Celsion Investor Claims CEO Tried To Bribe Him

Celsion Investor Claims CEO Tried To Bribe Him

December 6th, 2011 // 2:16 pm @

Earlier this week, an aspiring drugmaker named Celsion announced that a $15 million private stock placement had succeeded in attracting investors. But one investor – the largest Celsion shareholder, in fact – claims Celsion ceo Michael Tardugno felt a little threatened by him and so offered the equivalent of a bribe before allowing him to participate in the placement.

Specifically, Nathaniel August of Mangrove Partners, which holds 7.85 percent of Celsion stock, maintains that Tardugno offered to direct the underwriter to allocate some of the shares to Mangrove if August would sign an agreement that would prevent the firm from “becoming activists and therefore a threat” to Celsion management, according to a December 1 letter August wrote to the Celsion board.

“In my view, this was equivalent to a bribe: I would be paid in exchange for going away,” he continued. The private placement, by the way, consisted of stock, plus warrants to purchase additional shares (read here). August contends that he was offered $1 million in stock, and the warrants could have been worth anywhere from $186,000 to $400,000.

He rejected the offer, but “without the intention of accepting and merely as means of determining management’s view of their own poor performance and vulnerability, I requested an even higher payoff and I was offered a $1.5 million allocation. I did continue to negotiate to see how far he would go. Perhaps you can take some perverse solace in the fact that there was some limit, though I wonder whether the limit was merely a function of his inability to reallocate more shares.

“While participating in the deal would have been profitable for the investors in our fund, my dignity and honor are priceless and I will not be paid to go away. This bribe represents the basest of actions and we strongly suggest that you explore terminating for cause all of the individuals involved. As regards the company’s board of directors, you were either inattentive to management’s actions or complicit with them. In either case, this suggests a strong need for change at the board level,” he charged.

The behind-the-scenes dueling between executives and activist investors often gets heated, and it is not hard to imagine the sort of vitriol that is exchanged. But not every rough-hewn allegation or suggestion finds its way into SEC filings. As Adam Feuerstein of The Street noted in a tweet, these are ‘ugly words and serious accusations.’

There is more, though. August claims that Celsion bankers were then instructed not to allow the firm to particpiate at all, while some board members were allocated shares at “below-market” prices “for their own accounts… Actions such as these should raise serious questions, such as whether the board is acting as a fiduciary for stockholders or simply acting for self enrichment” (here is his letter).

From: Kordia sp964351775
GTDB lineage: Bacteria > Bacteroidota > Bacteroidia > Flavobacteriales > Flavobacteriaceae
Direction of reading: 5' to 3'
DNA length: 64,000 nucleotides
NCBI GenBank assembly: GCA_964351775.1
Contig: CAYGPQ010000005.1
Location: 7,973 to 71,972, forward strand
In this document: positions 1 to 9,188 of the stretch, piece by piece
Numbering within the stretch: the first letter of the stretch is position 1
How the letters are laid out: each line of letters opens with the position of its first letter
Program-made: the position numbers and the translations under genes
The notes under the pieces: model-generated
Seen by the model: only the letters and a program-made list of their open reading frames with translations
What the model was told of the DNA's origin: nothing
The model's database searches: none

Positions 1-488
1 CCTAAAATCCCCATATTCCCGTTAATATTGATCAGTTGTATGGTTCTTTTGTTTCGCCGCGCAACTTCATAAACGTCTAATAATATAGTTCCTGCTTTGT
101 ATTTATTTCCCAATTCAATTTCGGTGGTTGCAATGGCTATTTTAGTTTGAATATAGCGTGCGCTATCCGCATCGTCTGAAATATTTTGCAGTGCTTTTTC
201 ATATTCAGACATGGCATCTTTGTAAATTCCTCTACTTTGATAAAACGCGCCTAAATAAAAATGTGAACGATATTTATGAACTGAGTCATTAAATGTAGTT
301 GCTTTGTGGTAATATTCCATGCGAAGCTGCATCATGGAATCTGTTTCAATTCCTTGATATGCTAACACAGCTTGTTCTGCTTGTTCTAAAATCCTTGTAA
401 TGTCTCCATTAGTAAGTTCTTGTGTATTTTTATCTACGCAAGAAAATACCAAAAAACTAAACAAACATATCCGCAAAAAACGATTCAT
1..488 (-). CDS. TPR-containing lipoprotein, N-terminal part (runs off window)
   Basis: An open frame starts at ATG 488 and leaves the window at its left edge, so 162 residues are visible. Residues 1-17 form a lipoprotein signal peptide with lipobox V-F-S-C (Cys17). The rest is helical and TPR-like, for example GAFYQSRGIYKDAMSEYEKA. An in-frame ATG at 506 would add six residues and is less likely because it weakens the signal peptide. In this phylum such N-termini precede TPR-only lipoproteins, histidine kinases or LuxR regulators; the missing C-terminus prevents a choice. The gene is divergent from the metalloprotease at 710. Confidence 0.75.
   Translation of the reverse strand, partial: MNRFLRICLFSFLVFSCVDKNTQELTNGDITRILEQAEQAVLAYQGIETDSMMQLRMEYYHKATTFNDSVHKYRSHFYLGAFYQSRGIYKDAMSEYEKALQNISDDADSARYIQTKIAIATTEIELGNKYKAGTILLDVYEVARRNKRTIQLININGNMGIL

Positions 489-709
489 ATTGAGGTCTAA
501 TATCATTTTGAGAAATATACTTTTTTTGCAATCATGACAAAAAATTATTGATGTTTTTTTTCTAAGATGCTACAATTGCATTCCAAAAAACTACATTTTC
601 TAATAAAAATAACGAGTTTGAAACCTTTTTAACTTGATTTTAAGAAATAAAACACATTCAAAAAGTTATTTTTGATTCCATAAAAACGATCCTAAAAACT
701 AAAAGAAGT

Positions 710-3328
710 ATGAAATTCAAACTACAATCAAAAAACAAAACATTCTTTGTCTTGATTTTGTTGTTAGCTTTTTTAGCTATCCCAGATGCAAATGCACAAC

And so, August wants to replace two board members with his own designees, “hire an independent investment bank to explore strategic alternatives, set measurable goals for management that carry the potential for termination if they are not met, and review the actions of management in their attempt to silence a stockholder.” We asked Jeff Church, a senior vp for corporate business strategy and investor relations, for comment, but have not yet heard back. We will update you if we do.

[UPDATE: Later in the day, Celsion filed a statement with the SEC: “The company does not concur with such characterization and views. During the discussions preceding the company’s pending private placement financing…Mangrove approached the company, seeking to be included as an investor in that financing. The company negotiated with Mangrove on the terms of a potential investment and proposed as part of the negotiations that Mangrove enter into a customary standstill agreement. The entities were unable to agree on terms.

“The board…has also considered Mangrove’s request for two seats on the board and concluded that, while the board will continue regularly to assess the company’s governance and strategy, it is in the best interests of the company and its stockholders at this time to maintain the current composition of the Board and continue the company’s current strategic plan and direction.”]

Earlier this week, Celsion announced that a pivotal Phase III clinical trial of its experimental Thermodox cancer med will have to proceed to a final analysis late next year, and the disclosure sent the stock down 13 percent. ThermoDox is being studied for treating both hepatocellular carcinoma, or primary liver cancer, and recurrent breast cancer at the chest wall.


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